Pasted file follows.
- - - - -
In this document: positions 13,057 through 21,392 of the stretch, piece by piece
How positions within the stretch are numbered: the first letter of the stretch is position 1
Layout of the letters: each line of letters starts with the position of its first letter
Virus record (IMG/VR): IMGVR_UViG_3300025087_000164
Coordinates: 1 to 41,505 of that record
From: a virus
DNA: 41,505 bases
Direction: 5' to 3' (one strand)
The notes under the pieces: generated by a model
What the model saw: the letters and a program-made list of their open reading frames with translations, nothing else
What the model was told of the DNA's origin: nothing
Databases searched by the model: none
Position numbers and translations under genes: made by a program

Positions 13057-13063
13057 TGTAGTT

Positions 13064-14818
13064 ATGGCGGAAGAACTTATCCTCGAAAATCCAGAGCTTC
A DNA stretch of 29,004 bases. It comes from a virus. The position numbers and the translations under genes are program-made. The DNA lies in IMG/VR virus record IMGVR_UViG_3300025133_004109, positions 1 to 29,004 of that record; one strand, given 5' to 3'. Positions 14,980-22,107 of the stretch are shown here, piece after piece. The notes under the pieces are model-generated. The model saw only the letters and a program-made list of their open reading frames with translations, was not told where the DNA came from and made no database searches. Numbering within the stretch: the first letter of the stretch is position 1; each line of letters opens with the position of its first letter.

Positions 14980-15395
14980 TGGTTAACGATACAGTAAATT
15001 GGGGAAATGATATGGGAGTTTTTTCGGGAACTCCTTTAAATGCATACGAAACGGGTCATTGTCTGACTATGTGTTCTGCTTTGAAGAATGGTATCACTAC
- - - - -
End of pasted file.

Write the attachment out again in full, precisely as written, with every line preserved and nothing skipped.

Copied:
In this document: positions 13,057 through 21,392 of the stretch, piece by piece
How positions within the stretch are numbered: the first letter of the stretch is position 1
Layout of the letters: each line of letters starts with the position of its first letter
Virus record (IMG/VR): IMGVR_UViG_3300025087_000164
Coordinates: 1 to 41,505 of that record
From: a virus
DNA: 41,505 bases
Direction: 5' to 3' (one strand)
The notes under the pieces: generated by a model
What the model saw: the letters and a program-made list of their open reading frames with translations, nothing else
What the model was told of the DNA's origin: nothing
Databases searched by the model: none
Position numbers and translations under genes: made by a program

Positions 13057-13063
13057 TGTAGTT

Positions 13064-14818
13064 ATGGCGGAAGAACTTATCCTCGAAAATCCAGAGCTTC
A DNA stretch of 29,004 bases. It comes from a virus. The position numbers and the translations under genes are program-made. The DNA lies in IMG/VR virus record IMGVR_UViG_3300025133_004109, positions 1 to 29,004 of that record; one strand, given 5' to 3'. Positions 14,980-22,107 of the stretch are shown here, piece after piece. The notes under the pieces are model-generated. The model saw only the letters and a program-made list of their open reading frames with translations, was not told where the DNA came from and made no database searches. Numbering within the stretch: the first letter of the stretch is position 1; each line of letters opens with the position of its first letter.

Positions 14980-15395
14980 TGGTTAACGATACAGTAAATT
15001 GGGGAAATGATATGGGAGTTTTTTCGGGAACTCCTTTAAATGCATACGAAACGGGTCATTGTCTGACTATGTGTTCTGCTTTGAAGAATGGTATCACTAC